Italian offshore supply ship rescued 65 migrants, including women and children, fleeing Libya to Europe on a crowded wooden boat
ON BOARD THE SEABIRD – An Italian offshore supply vessel rescued 65 migrants, including women and children, on Saturday fleeing Libya to Europe on a crowded wooden boat.
The migrant boat was drifting after its engine stopped working and was spotted by the Seabird, an NGO surveillance plane flying over the central Mediterranean. Those on board were not wearing life jackets and were eventually rescued in international waters by the supply vessel Asso 29 near the Buri oil field following a request from the Seabird. An Associated Press reporter flying with Seabird witnessed the rescue.
A Libyan Coast Guard vessel arrived at the scene shortly after to inspect the empty boat. It is common for Libyan authorities to recover the engines after rescues.
Asso 29 reported that all those rescued, including five children, appeared to be in good health. In radio communication with the Seabird, the captain said he was awaiting orders from the Rome Rescue and Coordination Center to assign them a safe place to disembark the migrants.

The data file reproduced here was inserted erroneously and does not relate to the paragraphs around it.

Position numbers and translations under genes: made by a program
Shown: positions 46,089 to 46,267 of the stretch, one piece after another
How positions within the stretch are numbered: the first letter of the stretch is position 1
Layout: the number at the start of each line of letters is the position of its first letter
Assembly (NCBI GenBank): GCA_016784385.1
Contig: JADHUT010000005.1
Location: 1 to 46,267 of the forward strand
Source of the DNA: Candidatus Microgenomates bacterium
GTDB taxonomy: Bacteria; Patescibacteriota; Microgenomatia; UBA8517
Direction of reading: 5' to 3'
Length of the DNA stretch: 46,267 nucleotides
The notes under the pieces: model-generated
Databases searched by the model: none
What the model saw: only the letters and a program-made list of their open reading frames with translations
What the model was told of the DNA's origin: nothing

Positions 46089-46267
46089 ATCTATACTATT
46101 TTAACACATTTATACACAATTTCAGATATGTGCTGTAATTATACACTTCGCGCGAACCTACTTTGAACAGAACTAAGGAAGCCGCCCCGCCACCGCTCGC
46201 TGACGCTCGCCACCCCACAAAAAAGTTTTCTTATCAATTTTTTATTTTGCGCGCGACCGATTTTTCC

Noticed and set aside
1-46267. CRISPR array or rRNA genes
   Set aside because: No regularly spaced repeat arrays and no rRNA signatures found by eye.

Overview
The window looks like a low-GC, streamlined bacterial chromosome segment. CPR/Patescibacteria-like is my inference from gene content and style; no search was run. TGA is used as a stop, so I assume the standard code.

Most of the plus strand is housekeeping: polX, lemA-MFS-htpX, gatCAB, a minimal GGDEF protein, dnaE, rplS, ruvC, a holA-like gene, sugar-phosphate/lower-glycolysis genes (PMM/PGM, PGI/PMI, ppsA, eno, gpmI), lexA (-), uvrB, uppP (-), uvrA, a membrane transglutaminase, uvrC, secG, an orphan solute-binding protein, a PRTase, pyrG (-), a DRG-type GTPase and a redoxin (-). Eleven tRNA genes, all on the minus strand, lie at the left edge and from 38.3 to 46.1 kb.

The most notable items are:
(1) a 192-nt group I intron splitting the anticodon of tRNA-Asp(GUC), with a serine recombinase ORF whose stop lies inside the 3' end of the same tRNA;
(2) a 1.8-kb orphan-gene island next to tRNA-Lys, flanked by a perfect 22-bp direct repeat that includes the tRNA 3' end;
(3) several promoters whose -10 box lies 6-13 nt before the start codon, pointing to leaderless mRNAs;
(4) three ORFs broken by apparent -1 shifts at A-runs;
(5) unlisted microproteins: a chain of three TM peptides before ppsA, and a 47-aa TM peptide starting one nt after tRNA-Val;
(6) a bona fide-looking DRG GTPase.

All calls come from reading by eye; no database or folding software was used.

So far this year, some 44,000 people have reached European shores crossing the central Mediterranean from Tunisia and Libya, often at the hands of smugglers who put them on ships in poor condition. About half of those who arrived disembarked at Lampedusa, an Italian island closer to North Africa than Italy.
Despite the increasing arrivals, many fail.
As of September 25, more than 25,000 people had been intercepted this year by EU-trained and equipped Libyan coast guards and returned to the war-torn country, according to the United Nations migration agency.
Once disembarked, migrants are often placed in squalid detention centers where they face extortion, torture and abuse.
More than 1,100 deaths have also been recorded by IOM in the central Mediterranean this year.